Police urge the community to lock their cars and secure valuables

By Liz Mellino

For the next six weeks the News is working alongside Victoria Police to promote the Community Safety Network.

Shepparton has been selected as one of six towns for the second year of the program, a partnership between the Victorian community, Victoria Police, the State Government, Crime Stoppers Victoria and Neighbourhood Watch.

Four topics have been identified by the project — rural burglaries, theft from motor vehicles, firearm storage and tradie tool theft — and each of these will be covered in a story published in Friday’s edition of the News.

You may have seen the police Crime Scene Services van travelling around town.

Shepparton police Sergeant Ross Normington and his staff are usually the ones inside on their way to process the scene of a crime.

Sgt Normington, the officer in charge of the crime scene office, has been in the police force for close to 40 years, and for 10 of those has been the initial point of call to attend any crime scene in Greater Shepparton.

"We take the initial report of crime. When I say crime I mean volume crime, I mean burglary, theft of motor car, theft from motor car, criminal damages — offences like that," he said.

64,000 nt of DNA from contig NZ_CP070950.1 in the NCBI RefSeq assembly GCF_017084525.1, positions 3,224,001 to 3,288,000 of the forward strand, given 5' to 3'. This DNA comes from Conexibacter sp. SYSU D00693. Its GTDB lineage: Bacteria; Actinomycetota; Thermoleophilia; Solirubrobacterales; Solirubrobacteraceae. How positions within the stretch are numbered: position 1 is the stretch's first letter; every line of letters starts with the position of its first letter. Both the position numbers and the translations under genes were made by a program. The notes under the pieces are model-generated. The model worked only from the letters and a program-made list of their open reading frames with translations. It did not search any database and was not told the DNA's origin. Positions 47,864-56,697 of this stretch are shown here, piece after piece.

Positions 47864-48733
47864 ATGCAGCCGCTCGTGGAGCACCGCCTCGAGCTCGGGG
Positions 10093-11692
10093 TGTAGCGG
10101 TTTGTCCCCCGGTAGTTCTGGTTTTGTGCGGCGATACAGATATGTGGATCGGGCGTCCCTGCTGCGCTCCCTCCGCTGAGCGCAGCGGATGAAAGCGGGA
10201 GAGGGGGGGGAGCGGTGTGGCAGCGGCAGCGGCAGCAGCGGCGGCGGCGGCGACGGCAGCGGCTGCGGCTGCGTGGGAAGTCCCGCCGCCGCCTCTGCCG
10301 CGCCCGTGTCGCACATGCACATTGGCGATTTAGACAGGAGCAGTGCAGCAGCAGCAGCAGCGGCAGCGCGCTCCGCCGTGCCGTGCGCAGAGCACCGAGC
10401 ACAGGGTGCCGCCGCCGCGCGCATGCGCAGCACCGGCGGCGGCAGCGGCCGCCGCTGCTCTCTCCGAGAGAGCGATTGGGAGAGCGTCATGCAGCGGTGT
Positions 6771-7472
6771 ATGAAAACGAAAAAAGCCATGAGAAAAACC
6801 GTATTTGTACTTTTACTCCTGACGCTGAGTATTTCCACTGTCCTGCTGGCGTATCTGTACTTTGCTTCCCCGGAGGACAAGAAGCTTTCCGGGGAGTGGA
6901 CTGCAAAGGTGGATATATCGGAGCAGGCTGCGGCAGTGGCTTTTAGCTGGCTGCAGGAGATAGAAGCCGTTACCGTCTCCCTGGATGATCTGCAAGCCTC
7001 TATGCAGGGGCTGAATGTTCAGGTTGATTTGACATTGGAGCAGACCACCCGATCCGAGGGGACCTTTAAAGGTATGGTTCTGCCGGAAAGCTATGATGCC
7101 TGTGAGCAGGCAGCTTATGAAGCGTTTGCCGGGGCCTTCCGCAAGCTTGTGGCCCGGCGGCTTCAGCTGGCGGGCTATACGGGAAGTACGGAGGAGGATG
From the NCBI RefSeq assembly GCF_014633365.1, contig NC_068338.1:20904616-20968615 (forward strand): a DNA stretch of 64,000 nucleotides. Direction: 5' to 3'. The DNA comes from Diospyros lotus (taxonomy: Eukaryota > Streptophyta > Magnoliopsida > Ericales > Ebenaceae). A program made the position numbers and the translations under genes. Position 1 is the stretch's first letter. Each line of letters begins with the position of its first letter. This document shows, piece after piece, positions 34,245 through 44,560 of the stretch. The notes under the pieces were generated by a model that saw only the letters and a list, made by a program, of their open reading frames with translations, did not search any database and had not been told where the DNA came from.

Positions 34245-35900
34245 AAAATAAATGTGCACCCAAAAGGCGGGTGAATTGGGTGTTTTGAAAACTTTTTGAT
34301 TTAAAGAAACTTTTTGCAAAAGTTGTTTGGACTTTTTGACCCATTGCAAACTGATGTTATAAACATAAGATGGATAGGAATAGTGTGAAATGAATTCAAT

"We record them and then we attend the scene and we look for evidence at the scene."

Sgt Normington said a typical day in the office included attending the scenes of different burglaries and thefts from motor vehicles that occurred the night prior.

A high percentage of thefts from motor vehicles involve unlocked cars; it is an area of crime that takes up a considerable amount of Sgt Normington's time.

"It is very frustrating ... in regards to theft from motor vehicles a high percentage are from unlocked cars," he said.

"A lot of them are actually people that don't take care or they don't check to make sure (their car) has been physically locked."

While Victoria Police has been repeating the message for years, Sgt Normington said officers still had to remind people to lock their cars and secure their valuables.

With recent police feedback gathered for the Community Safety Network highlighting theft of or from motor vehicles as a concern within the community, Sgt Normington urged residents to work with police on the issue.

He encouraged the community to maintain responsibility for their valuables, which he said would assist police in their roles.

"We have been trying to reiterate for years but the most important thing is to lock your vehicle and secondly to not leave valuables in your vehicle because if offenders see valuables in the vehicle then they’ve got a reason to break into it," Sgt Normington said.

"They've got to be accountable for those two things really, it's no use crying wolf after it's happened."